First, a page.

MOLECULAR AND CELLULAR BIOLOGY, June 2006, p. 4612–4627
Copyright © 2006, American Society for Microbiology. All Rights Reserved.
Vol. 26, No. 12
The Rho GTPase Effector ROCK Regulates Cyclin A, Cyclin D1,
and p27Kip1Levels by Distinct Mechanisms
Daniel R. Croft and Michael F. Olson*
The Beatson Institute for Cancer Research, Glasgow G61 1BD, United Kingdom
Received 24 October 2005/Returned for modification 28 November 2005/Accepted 6 April 2006
The members of the Rho GTPase family are well known for their regulation of actin cytoskeletal structures.
In addition, they influence progression through the cell cycle. The RhoA and RhoC proteins regulate numerous
effector proteins, with a central and vital signaling role mediated by the ROCK I and ROCK II serine/threonine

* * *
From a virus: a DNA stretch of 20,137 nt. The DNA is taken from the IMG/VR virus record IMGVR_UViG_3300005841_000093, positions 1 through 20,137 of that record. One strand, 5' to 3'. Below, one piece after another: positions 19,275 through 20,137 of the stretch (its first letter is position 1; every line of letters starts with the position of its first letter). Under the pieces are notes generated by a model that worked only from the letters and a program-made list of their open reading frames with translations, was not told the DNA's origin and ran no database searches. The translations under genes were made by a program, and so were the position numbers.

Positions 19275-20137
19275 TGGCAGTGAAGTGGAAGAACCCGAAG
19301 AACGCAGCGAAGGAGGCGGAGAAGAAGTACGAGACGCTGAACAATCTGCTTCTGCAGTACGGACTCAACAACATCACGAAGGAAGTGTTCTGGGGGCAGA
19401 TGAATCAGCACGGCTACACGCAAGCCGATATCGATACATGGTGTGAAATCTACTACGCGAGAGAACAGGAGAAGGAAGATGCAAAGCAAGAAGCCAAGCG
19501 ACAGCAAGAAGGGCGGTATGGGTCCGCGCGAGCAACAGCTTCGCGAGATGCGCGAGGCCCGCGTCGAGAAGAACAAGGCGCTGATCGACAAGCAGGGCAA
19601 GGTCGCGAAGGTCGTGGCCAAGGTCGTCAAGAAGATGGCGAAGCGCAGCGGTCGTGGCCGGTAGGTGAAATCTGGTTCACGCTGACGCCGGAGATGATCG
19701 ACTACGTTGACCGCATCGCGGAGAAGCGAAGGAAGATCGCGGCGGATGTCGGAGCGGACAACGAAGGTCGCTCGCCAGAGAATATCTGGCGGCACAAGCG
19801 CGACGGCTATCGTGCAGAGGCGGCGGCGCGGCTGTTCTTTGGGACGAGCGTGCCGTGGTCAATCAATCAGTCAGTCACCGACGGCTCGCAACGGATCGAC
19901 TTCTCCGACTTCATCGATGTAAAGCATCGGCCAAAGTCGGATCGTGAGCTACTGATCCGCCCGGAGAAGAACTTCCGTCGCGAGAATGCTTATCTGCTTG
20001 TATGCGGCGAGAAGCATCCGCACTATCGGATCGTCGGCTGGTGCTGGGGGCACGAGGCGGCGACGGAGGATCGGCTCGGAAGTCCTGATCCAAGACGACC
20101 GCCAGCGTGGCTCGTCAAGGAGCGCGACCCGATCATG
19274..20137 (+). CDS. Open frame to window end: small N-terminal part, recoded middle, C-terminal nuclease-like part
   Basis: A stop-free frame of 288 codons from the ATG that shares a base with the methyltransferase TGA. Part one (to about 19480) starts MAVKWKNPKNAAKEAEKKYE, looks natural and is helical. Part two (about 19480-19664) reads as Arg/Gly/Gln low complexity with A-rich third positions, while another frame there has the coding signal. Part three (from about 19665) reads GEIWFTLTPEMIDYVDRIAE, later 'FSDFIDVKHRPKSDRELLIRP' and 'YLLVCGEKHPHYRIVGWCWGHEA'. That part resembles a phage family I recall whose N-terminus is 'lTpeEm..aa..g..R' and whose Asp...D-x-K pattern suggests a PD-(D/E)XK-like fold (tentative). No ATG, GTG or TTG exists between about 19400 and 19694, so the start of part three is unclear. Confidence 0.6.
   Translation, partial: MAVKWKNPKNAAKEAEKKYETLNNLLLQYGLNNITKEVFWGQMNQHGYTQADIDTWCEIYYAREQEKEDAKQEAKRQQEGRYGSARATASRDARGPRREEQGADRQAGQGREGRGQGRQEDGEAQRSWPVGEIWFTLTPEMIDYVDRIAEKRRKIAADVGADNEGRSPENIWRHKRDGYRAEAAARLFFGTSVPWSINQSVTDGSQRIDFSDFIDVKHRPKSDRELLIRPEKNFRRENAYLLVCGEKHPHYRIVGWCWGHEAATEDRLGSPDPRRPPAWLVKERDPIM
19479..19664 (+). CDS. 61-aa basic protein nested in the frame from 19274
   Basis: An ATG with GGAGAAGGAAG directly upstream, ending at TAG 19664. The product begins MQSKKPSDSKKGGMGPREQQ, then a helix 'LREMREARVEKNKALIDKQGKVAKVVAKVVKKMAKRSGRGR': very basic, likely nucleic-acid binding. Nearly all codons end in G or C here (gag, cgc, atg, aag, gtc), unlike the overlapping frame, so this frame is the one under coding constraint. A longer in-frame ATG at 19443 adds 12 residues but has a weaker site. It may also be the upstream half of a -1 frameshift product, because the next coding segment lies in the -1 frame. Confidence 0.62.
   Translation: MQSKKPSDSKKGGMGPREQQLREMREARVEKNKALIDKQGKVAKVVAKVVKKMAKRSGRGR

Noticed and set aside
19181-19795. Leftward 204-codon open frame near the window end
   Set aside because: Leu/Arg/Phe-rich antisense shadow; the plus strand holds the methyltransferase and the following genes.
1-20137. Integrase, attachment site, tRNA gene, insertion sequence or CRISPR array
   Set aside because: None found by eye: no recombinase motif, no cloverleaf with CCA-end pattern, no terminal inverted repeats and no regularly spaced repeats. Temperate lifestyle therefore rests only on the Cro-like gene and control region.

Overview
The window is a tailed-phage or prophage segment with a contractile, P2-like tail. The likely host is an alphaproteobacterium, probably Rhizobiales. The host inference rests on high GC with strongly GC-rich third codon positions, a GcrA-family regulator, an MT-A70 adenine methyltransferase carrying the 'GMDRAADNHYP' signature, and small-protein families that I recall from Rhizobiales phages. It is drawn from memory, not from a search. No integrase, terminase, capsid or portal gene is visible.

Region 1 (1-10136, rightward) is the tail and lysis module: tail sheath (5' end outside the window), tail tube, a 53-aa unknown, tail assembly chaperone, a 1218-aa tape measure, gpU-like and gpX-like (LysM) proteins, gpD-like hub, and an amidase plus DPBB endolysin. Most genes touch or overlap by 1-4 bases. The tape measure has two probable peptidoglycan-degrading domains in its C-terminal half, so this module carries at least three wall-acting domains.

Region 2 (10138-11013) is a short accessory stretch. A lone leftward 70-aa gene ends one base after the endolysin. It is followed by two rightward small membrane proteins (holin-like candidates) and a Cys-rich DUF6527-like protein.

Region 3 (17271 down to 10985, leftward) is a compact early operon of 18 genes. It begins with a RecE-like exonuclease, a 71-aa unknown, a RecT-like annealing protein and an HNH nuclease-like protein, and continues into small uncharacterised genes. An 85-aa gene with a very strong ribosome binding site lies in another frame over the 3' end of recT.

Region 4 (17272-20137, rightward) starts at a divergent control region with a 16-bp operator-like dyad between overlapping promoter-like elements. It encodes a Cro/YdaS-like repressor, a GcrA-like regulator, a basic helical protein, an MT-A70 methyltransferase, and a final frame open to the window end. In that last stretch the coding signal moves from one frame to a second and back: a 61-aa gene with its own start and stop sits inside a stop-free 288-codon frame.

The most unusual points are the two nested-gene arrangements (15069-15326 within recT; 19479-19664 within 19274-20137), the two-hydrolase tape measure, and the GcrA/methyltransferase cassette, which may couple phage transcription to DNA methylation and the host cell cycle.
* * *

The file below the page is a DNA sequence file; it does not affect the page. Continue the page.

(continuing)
kinases. The requirement for ROCK function in the proliferation of numerous cell types has been revealed by
studies utilizing ROCK-selective inhibitors such as Y-27632. However, the mechanisms by which ROCK
signaling promotes cell cycle progression have not been thoroughly characterized. Using a conditionally
activated ROCK-estrogen receptor fusion protein, we found that ROCK activation is sufficient to stimulate
G1/S cell cycle progression in NIH 3T3 mouse fibroblasts. Further analysis revealed that ROCK acts via
independent pathways to alter the levels of cell cycle regulatory proteins: cyclin D1 and p21Cip1elevation via
Ras and the mitogen-activated protein kinase pathway, increased cyclin A via LIM kinase 2, and reduction of
p27Kip1protein levels. Therefore, the influence of ROCK on cell cycle regulatory proteins occurs by multiple